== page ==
Making a pitch for Bob Gibson
This article first appeared in the St. Louis Beacon, Sept. 21, 2009 - A decade ago ESPN unveiled its Top 100 Athletes of the 20th century, and each was profiled during a 30-minute program called “SportsCentury.”
A number of Major League Baseball players were among the 100 including St. Louis Cardinal Hall of Famer Bob Gibson. The tough, sometimes surly, right hander was ranked No. 67 – which I think is fitting since he helped the Cardinals win the 1967 World Series.
If you’ve seen the Gibson “SportsCentury,” you’ve seen me. I’m in it. I think I have two or three lines of praise and mention the fact that black St. Louis baseball fans truly loved Gibson and the team’s other black stars. In all honesty, I can’t remember what ESPN used of the 20-plus minutes I filmed.
But I made the final cut, unlike the Curt Flood show, and am very proud to be part of one of the few true salutes to Bob Gibson.
The series ran throughout 1999, and concluded as the year 2000 approached. In 2000, I saw Gibson at Busch Stadium before a Cards’ game. I had met him several times over the years, but introduced myself as if it were the first time.
Once during a Missouri Press Association convention in Kansas City, I stepped on a Crowne Plaza elevator and one floor later the door opened and in walked Bob Gibson. Just he and me. Silence for a couple of floors and then I told him who I was, what I was doing in Kansas City and asked what brought him to town. He was there for an autograph show. That was the extent of the conversation. He never smiled, even though I told him of my adoration for him since I was a little boy.
But back to our meeting at Busch. I told him it was “really cool” to be in the program honoring him and asked him if he enjoyed the tribute.
“I haven’t seen it,” he said, this time with a smile. “They sent me some copies. I just haven’t had time to watch it.”
This was Bob Gibson at his best. He told the truth. He didn’t make up a story to be nice to me. Of course, I guess it could have turned out that he saw the show, hated it and wondered why a pinhead like me was even commenting on one of the greatest pitchers in the history of Major League Baseball.
Trust me, if that’s what he thought, he would have told me.
That’s why I’m anxious to read his new book, “Sixty-Feet Six Inches.” Through conversations with fellow Hall of Fame member Reggie Jackson, Gibson discusses his career, his no-nonsense attitude on the mound and his years with the Cardinals. I just got the book this week, so I haven’t delved into it yet, but I’m sure it promises to be a fascinating study.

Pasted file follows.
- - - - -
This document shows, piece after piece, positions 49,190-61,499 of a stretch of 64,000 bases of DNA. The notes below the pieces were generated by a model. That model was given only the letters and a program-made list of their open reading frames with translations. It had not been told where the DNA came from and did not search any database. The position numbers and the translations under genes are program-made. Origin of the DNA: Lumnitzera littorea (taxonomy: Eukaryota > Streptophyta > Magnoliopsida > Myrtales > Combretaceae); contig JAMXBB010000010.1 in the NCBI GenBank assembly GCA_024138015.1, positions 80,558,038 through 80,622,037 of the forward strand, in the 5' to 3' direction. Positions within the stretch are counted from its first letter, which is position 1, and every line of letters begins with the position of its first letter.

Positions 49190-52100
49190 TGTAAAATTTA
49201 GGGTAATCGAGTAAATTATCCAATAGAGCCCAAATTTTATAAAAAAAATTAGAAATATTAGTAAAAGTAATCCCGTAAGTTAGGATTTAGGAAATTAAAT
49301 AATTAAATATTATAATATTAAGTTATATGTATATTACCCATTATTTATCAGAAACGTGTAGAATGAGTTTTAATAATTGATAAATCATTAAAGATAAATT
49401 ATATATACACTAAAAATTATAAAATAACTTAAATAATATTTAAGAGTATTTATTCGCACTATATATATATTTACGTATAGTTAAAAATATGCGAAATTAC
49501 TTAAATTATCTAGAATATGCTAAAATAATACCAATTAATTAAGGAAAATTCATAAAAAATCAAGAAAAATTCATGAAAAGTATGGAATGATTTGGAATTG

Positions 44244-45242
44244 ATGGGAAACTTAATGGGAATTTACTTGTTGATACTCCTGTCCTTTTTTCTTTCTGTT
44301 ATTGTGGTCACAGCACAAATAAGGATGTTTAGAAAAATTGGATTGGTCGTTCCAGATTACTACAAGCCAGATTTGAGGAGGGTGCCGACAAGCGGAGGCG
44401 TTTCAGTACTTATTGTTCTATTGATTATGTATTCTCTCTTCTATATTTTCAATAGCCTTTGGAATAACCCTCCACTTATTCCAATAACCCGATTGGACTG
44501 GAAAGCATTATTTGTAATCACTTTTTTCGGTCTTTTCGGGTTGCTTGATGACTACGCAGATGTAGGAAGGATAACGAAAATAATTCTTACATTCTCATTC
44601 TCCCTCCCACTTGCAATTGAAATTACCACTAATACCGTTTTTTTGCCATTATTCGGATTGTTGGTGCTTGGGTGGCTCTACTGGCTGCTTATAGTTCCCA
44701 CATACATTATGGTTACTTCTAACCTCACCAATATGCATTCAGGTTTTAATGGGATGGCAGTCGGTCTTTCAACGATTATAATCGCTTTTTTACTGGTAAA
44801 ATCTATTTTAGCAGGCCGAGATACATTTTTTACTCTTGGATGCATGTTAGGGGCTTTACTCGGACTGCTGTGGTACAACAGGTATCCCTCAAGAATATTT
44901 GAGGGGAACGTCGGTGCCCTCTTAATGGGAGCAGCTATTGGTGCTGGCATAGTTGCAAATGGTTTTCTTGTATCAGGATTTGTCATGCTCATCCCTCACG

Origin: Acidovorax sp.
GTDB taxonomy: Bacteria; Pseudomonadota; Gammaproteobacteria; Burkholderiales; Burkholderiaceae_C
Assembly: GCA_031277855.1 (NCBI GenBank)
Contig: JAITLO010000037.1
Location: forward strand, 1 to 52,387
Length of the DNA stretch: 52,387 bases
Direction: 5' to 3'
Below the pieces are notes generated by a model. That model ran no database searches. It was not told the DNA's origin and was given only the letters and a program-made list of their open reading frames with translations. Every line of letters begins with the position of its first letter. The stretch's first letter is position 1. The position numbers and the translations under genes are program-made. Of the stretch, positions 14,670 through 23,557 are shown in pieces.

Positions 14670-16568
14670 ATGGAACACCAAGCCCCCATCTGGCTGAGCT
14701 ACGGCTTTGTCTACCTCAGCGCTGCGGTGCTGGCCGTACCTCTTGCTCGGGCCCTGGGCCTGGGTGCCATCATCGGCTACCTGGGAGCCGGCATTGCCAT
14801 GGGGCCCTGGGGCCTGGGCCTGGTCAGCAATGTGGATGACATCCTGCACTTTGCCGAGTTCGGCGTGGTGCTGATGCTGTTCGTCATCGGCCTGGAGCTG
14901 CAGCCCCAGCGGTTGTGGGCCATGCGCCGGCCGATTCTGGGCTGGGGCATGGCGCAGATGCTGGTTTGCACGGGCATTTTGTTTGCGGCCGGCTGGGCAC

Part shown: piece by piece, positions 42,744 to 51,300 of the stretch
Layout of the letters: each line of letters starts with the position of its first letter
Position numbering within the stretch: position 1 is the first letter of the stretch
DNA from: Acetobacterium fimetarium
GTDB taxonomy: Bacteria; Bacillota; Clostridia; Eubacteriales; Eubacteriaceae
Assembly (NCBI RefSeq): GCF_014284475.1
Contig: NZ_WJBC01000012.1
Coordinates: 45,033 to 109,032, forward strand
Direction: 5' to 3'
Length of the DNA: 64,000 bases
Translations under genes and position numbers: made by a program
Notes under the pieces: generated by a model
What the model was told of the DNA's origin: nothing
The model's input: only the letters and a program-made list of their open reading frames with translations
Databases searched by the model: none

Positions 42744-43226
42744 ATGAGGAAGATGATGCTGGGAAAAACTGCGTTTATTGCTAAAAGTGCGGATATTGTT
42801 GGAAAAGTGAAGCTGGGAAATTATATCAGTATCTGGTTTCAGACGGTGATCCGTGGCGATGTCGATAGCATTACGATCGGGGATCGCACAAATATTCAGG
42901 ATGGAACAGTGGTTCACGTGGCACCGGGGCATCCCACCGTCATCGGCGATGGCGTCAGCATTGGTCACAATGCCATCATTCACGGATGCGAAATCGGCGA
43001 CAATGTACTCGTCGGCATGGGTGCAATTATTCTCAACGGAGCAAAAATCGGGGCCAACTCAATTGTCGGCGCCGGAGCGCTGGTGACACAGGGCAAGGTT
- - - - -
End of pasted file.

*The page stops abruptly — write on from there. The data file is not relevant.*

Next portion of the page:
Gibson will never be mistaken for a jovial guy. I’m sure his close friends and former teammates know a side to him that most of us don’t. He might be a barrel of laughs, but we’ll never know. Gibson isn’t what I would consider “cold” or “uncaring.” He is just himself. He hasn’t changed since he left Omaha, Neb., to become a member of the Harlem Globetrotters. Nor has he lost the edge he developed as a young player that dealt with a manager many people considered racist in Solly Hemus.
He is still the same get-the-job-done guy that literally carried the Cardinals to the 1964 World Series triumph over the New York Yankees with an aching arm.
In fact, the unyielding Gibson found himself on the end of several critical commentaries during the All-Star Game break in St. Louis because he shared his honest opinion on steroid use.
“Guys have always been cheating. Period. It just takes a little different form today,” he said in a radio interview that soon was being heard from coast-to-coast.
“I’m just glad they didn’t have steroids when I was playing. I don’t know what I would have done. It’s very difficult to go out and perform when you know the guy next to you is taking steroids or some kind of drug to make you perform better and not do it yourself, to let this guy get an edge on you.”
Gibson didn’t take the hypocritical path that so many former players have – they knew steroids were all around them, said nothing while they were playing and now are highly critical.
Gibson was honest, and he could care less that some people don’t like what he said. That’s what I like about the guy. He hasn’t changed. His personality is the same as it was when I was 10, 20, 30, 40 and now 49.
To me, that’s what being a man is. And being a good, honest man is much more important than being in the Hall of Fame or being “liked” by everyone.
And that’s why I’m starting “Sixty Feet, Six Inches” as soon as I’m finished here.
Alvin A. Reid is editor of the St. Louis Argus and a weekend host on the new ESPN 101.1 FM. His weekly Major League Baseball - St. Louis Cardinals column, which is now published on The Beacon website, was honored by the Missouri Press Association as Best Sports Column in 2004 and 1999. He is co-author of the book, "Whitey's Boys: A Celebration of the 1982 World Champion St. Louis Cardinals" and was a member of the inaugural staff of USA TOD
Alvin A. Reid special to the Beacon